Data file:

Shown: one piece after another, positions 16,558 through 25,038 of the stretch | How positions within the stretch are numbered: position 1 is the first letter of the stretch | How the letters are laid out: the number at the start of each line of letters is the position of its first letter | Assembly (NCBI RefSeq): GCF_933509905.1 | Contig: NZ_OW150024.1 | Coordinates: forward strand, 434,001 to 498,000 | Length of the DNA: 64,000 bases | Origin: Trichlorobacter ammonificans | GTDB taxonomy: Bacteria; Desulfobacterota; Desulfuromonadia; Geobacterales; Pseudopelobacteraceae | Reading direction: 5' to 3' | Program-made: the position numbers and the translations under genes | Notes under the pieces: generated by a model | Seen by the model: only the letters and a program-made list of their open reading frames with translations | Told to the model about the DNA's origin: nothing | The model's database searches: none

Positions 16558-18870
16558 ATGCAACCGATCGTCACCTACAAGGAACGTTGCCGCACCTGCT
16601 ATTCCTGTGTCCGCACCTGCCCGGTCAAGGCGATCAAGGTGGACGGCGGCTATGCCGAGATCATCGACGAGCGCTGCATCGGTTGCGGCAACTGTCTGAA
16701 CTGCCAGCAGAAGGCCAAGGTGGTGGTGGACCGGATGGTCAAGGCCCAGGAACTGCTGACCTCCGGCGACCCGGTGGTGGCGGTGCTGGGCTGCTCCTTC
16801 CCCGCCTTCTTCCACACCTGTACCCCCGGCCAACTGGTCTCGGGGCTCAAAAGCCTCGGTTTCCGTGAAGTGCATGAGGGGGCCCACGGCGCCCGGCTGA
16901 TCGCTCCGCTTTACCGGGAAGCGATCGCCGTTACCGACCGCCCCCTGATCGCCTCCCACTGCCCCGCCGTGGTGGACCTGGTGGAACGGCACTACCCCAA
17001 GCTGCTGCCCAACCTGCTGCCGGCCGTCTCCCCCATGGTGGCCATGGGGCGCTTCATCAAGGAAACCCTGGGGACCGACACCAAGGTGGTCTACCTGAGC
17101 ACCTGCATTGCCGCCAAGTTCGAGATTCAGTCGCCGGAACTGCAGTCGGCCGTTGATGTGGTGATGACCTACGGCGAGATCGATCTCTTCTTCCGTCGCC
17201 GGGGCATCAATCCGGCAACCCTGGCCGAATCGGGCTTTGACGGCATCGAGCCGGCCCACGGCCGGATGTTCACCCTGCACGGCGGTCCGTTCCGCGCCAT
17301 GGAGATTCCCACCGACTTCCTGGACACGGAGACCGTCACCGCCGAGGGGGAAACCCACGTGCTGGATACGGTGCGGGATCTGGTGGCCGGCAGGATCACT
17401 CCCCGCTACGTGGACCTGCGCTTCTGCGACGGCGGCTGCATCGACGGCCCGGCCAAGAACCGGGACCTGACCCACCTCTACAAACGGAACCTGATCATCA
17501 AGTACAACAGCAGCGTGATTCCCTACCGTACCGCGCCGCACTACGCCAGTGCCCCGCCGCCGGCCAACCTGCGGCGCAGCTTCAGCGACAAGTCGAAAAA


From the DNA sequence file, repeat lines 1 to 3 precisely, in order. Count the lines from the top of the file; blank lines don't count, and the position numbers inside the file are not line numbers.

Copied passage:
Shown: one piece after another, positions 16,558 through 25,038 of the stretch | How positions within the stretch are numbered: position 1 is the first letter of the stretch | How the letters are laid out: the number at the start of each line of letters is the position of its first letter | Assembly (NCBI RefSeq): GCF_933509905.1 | Contig: NZ_OW150024.1 | Coordinates: forward strand, 434,001 to 498,000 | Length of the DNA: 64,000 bases | Origin: Trichlorobacter ammonificans | GTDB taxonomy: Bacteria; Desulfobacterota; Desulfuromonadia; Geobacterales; Pseudopelobacteraceae | Reading direction: 5' to 3' | Program-made: the position numbers and the translations under genes | Notes under the pieces: generated by a model | Seen by the model: only the letters and a program-made list of their open reading frames with translations | Told to the model about the DNA's origin: nothing | The model's database searches: none

Positions 16558-18870
16558 ATGCAACCGATCGTCACCTACAAGGAACGTTGCCGCACCTGCT